Project HORIZON – IA n° 101059923
Coordinator: Centre technique industriel de la plasturgie et des composites (IPC)
Period: 09/2022 – 02/2026
Partners: ACTIA (Third-parties: CTCPA, LNE), Orca Services, UZAJE, Knauf Industries Gestion (France) ; Aimplas, Betelgeux SL, Ausolan, Plastico Vicent SLU (Spain) ; Technological University of the Shannon, Dawn Meat Group (Ireland) ; Searious Business BV (Netherlands,) ; Vytal, Plasmion GMBH (Germany) ; University of Sheffield (UK)
BUDDIE-PACK is a circular economy project aiming at implementing a systemic approach for the large-scale deployment of reusable plastic packaging (RPP) based on a multidisciplinary approach combining social, technological and economic innovations. The project will take advantage of behavioural innovation to promote consumers' acceptance of RPP by analysing drivers and analysing consumers’ psychology of reuse. Sound synergies with technological innovations will be developed to manufacture packaging fulfilling the demanding requirements of RPP based on innovative designs and recyclable materials. The project will focus on innovative cleaning solutions to guarantee the safety of consumers against the possible contamination and ageing of RPP during their repeated use, and the durability of the functional properties up to 300 cycles. Viable economic models will ensure the sustainability of the proposed solutions thanks to the profitability of stakeholders throughout the value chain, including solutions based on social & solidarity economy models.
The project outcomes will be demonstrated under the supervision of RPP manufacturers and users, logisticians, cleaning and recycling experts through 6 mass market business cases in real environment at TRL8. An unprecedented cleaning pilot line dedicated to RPP and allowing scale economies will be set up. Policy recommendations and pre-standardisation activities on RPP designs and cleaning protocols will prepare the markets for the mass deployment of RPP. Preventive measures will be put in place to eliminate any release of microplastics during RPP use. The project will avoid each year the production of nearly 544 M of single-use packaging (SUP), reduce the consumption of virgin plastics by 103 ktons, of water by 1 B to 18.5 B litres, avoid 303 660 ktons of CO2 emissions, 37 ktons of microplastics leaking in EU seas.
“10–20% of plastic packaging could be reusable by 2030, equating to 50% of annual plastic ocean waste.” Reuse is an ecological and circular alternative to SUP enabling to reduce the production of wastes by extending the lifetime of the packaging. In any waste management hierarchy reuse is preferred over recycling since it reduces waste, contributes to resources preservation and is much less energy intensive. Reuse is a cornerstone of the EU plastics strategy targeting 100% of reusable or recyclable plastic packaging by 2030.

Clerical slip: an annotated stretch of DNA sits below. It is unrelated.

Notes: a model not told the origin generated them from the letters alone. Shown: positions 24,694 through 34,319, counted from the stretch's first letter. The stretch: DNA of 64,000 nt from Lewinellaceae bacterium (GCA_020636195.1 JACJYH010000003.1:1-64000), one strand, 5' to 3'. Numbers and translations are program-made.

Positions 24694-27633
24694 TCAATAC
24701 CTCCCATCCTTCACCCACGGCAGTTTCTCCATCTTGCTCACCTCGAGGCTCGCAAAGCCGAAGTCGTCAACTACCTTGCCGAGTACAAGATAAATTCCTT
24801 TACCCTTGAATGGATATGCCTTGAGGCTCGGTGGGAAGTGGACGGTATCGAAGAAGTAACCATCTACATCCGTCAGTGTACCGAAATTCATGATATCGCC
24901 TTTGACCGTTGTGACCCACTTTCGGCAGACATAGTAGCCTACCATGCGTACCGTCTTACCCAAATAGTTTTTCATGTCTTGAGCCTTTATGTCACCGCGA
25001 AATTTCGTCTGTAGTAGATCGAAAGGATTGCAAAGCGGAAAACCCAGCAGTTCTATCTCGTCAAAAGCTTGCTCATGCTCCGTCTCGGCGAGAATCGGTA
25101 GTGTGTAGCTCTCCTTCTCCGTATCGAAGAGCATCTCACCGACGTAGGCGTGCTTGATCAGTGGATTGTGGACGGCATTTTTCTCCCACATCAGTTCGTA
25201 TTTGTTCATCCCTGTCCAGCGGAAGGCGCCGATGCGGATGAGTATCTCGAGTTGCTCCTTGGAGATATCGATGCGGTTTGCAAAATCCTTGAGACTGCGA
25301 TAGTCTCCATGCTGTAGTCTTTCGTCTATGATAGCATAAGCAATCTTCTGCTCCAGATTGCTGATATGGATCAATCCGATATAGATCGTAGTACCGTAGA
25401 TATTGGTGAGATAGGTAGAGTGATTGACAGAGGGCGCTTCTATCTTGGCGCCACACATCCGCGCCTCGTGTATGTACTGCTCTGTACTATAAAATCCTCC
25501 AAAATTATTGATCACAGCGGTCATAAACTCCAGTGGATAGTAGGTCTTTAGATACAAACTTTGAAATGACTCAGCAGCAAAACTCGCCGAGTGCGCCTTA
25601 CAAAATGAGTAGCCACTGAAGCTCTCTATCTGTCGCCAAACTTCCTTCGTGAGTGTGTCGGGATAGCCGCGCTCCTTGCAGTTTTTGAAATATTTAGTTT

The general objective of BUDDIE-PACK is to develop and demonstrate sustainable strategies for RPP in the food and cosmetics/personal care sectors. To achieve this goal, BUDDIE-PACK will deploy a threefold innovation strategy combining technological, social and economic innovations that will enable to build a sustainable circular economy model for RPP in a wide field of mass market applications directly supporting the EU Plastics Strategy and the Packaging and Packaging Waste Directive (PPWD) revision. The project will carry out large scale demo trials in a large range of applications to validate the models. The project aims at standing as a reference to be disseminated and widely used in Europe and beyond through policy and pre-normative activities in several European countries.
The BUDDIE-PACK project has seven specific objectives:
Objective 1: Developing technological solutions for the design and manufacture of packaging with the appropriate functional properties required for reuse.
Objective 2: Understanding consumers’ expectations and acceptability with regards to RPP and assessing drivers to change their behaviour to widely adopt it (e.g. commitment to return the packaging, acceptation of already used packaging …).
Objective 3: Developing sustainable business-driven strategies offering profitable economic models to RPP.
Objective 4: Ensuring safety, risk management, and reduce microplastics release in the environment.
Objective 5: Carrying out large scale TRL8 demo trials to validate RPP along the value chains from a technical, economic and social point of view.